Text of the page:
The August 1993 issue of the Spanish game magazine TodoSega spoke to then-President of Sega of America, Tom Kalinske. It’s unclear when and where the interview took place, but the same issue also featured coverage of the June 1993 Consumer Electronics Show (CES) in Chicago, so it’s possible the conversation took place there. In the interview, Kalinske discusses Sonic 3, the Sega CD, Sega’s VR helmet, and the Saturn. It’s pretty lengthy for a magazine review (three pages in the actual issue), and there are some interesting points made, particularly regarding Kalinske’s contention about when and how to release a new hardware platform.
Sega is hot, there’s no doubt about it. That’s why our magazine couldn’t miss the opportunity to interview the President of Sega of America, Tom Kalinske, who, in a friendly interview, gave us a heads up on the dream factory’s new projects. Among them is a new 32-bit console called the Saturn that looks destined to leave all previous formats we’ve seen in the dust.
TodoSega: We know that the battle between Sega and Nintendo is probably more fierce in the U.S. than it is in Europe. What’s the state of that struggle right now?
Tom Kalinske: From our point of view, its magnificent. We think we’re going to sell around 6 ½ million Genesis consoles (the Mega Drive’s name in the U.S.) throughout this year, and that would mean achieving 58% market share. It looks like we’re dominating on both sides of the Atlantic.
TodoSega: Let’s talk about some of the new products you presented this year at the Consumer Electronics Show (CES) in Chicago.
Tom Kalinske: I think that some of the games we’re currently developing are truly astonishing. I think that the work we’ve done together with Virgin and Disney on the Aladdin project is truly notable. I saw the first images of this game a few weeks ago and it made a magnificent impression. Then, I saw it on its official launch day and it left me amazed. It seems that they perfected it and have added some great details. I think it could be among the best games that have been made for our console, either from us or by another publisher.
Sonic Attacks Again
TodoSega: We’ve also heard about a new Sonic title, but not exactly part 3. Is that true?
Tom Kalinske: Effectively no. I think there should be no confusion about it. I think the game can only be compared to one like Mario Kart. It’s just a variant of Sonic, so it can’t be considered the third entry in the series. In this case, we’re taking advantage of Sonic’s charisma and putting that in a pinball game, and that’s turned a good idea into a great reality.
TodoSega: Being that the case, when will Sonic 3 come out?
Tom Kalinske: It won’t be released until 1994, probably January.
TodoSega: [referring to Sonic Spinball] Is that why its launch date, which was supposed to be Christmas, was delayed?
Tom Kalinske: No, it has more to do with a conscientiously elaborated policy. January is a great month in the video game industry because of its proximity to the Christmas season, and we believe that it’s the ideal time for releasing a blockbuster like Sonic 3.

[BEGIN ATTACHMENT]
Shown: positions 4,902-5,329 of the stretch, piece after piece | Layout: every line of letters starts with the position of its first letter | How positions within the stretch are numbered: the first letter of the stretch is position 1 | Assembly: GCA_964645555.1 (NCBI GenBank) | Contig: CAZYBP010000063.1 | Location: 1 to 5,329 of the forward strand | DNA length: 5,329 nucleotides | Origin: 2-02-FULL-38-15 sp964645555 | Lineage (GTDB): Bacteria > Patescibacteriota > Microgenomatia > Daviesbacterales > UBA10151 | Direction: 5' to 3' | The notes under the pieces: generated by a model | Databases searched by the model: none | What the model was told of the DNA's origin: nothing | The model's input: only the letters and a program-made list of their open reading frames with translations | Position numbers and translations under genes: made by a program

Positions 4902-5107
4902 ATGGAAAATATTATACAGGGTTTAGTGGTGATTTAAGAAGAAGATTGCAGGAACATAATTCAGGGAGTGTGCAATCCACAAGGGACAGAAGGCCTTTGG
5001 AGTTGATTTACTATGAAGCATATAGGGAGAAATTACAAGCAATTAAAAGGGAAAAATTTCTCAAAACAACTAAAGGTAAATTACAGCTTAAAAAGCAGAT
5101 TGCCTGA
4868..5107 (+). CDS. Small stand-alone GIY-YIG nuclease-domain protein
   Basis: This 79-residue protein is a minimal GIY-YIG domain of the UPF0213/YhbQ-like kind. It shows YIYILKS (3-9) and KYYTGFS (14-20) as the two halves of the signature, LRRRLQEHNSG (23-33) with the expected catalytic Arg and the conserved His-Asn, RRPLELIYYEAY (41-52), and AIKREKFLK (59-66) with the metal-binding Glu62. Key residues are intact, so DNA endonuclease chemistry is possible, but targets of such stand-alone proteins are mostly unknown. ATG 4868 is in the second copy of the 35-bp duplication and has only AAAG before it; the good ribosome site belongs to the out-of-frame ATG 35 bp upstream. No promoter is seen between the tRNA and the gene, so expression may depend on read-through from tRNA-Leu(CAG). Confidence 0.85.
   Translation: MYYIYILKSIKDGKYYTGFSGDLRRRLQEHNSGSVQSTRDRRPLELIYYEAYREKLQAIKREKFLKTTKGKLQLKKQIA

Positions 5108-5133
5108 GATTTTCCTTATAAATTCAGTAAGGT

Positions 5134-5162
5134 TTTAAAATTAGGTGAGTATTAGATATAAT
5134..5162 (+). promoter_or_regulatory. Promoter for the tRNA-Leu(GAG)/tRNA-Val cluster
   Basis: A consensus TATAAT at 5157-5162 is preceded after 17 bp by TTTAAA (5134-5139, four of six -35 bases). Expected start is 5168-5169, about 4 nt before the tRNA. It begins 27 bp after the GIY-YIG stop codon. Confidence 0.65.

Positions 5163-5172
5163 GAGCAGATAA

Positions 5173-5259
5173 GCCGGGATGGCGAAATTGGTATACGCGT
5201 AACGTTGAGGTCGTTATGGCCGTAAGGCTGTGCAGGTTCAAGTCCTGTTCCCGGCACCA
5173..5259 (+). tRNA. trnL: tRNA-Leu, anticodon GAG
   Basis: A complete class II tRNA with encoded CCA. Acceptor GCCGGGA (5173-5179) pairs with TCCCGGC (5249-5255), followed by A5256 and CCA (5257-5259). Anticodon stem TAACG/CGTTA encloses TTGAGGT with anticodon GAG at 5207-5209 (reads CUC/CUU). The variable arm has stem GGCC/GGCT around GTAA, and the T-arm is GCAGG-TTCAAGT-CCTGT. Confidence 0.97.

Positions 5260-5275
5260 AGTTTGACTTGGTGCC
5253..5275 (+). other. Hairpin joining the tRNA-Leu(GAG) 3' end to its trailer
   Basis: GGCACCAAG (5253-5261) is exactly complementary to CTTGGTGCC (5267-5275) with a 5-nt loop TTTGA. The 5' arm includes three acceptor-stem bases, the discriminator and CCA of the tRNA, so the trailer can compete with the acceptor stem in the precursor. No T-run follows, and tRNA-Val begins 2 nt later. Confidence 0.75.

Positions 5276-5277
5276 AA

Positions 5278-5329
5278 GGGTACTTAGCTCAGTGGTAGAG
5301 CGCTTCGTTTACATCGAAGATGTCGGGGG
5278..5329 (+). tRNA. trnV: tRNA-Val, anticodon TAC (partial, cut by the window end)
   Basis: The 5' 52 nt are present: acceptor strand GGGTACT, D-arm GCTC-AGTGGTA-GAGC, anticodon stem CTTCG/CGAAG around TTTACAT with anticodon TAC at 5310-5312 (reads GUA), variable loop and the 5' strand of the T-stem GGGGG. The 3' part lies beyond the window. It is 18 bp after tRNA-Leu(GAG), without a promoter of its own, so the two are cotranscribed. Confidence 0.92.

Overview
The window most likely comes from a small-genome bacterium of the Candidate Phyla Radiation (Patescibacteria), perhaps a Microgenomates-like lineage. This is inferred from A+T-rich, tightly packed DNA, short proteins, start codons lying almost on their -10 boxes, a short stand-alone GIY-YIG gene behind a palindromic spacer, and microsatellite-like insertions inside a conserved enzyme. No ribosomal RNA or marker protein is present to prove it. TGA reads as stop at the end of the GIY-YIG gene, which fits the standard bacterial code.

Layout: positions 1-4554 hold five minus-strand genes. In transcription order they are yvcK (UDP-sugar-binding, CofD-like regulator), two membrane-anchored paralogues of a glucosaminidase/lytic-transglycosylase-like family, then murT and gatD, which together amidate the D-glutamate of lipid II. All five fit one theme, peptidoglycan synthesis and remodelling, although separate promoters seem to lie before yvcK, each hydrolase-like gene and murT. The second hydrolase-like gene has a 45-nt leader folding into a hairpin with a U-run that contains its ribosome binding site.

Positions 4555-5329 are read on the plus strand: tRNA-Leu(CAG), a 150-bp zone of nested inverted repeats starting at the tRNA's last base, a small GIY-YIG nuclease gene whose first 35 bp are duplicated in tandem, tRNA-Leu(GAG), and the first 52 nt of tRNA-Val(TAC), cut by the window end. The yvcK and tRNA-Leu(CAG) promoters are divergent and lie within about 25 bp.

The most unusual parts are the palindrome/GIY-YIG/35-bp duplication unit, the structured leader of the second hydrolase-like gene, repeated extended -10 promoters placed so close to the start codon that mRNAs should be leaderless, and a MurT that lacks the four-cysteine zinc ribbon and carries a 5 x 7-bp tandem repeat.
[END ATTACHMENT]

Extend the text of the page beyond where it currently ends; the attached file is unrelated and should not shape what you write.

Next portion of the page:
TodoSega: Can you tell us something about the game?
Tom Kalinske: I could, but I’d probably be lynched…
TodoSega: Are any new characters?
Tom Kalinske: Yes, I can tell you that. Sonic has a new friend in this game.
TodoSega: But… what’s going to happen with Tails?
Tom Kalinske: There’s no need to be afraid, since he’s still in the game. He’s become an essential character!
TodoSega: Will there be any new enemies?
Tom Kalinske: We’ll have to wait and find out.
TodoSega: Ok… Let’s go back to all the great releases coming this year. Is there any game you want to single out?
Tom Kalinske: Perhaps you’ve heard of a little game called Jurassic Park… Well, the game based on the movie is great. I saw the film recently and was terrified. It’s one of those cases where the movie is better than the book, and the book was very good. In the game, you can take on the role of the doctor [Grant] or the velociraptor, which is supposed to be the “bad” guy.
The Sega CD version is simply impressive, with multiple cinematic sequences and even new scenes added. In the film, the characters mention a Dr. Bakker multiple times. He’s a real person. Guess who our advisor on the game was? In fact, he appears in various scenes in the game to explain things about the dinosaurs.
I don’t want to forget to mention a game called Eternal Champions, which comes out at the end of this year. It’s a fighting game, but the characters are two or three times as large as those typically found in these types of games.
Of course, I have to mention our new Sega Sports division, for which we’ve created a new logo. We’re doing everything possible to outdo ourselves with each new release. This is important, because Sega Sports represents 38% of our game sales volume. Next year, we’ll be releasing new games for American football, baseball, basketball, hockey, racing, golf, tennis, boxing, and American wrestling.
TodoSega: What can you tell us about your European football projects?
Tom Kalinske: We’re working on a game for that sport. I forgot to mention it because it’s being developed in Europe, since they’re more familiar with the sport over there than we are.
TodoSega: Will the game be sponsored by the World Cup?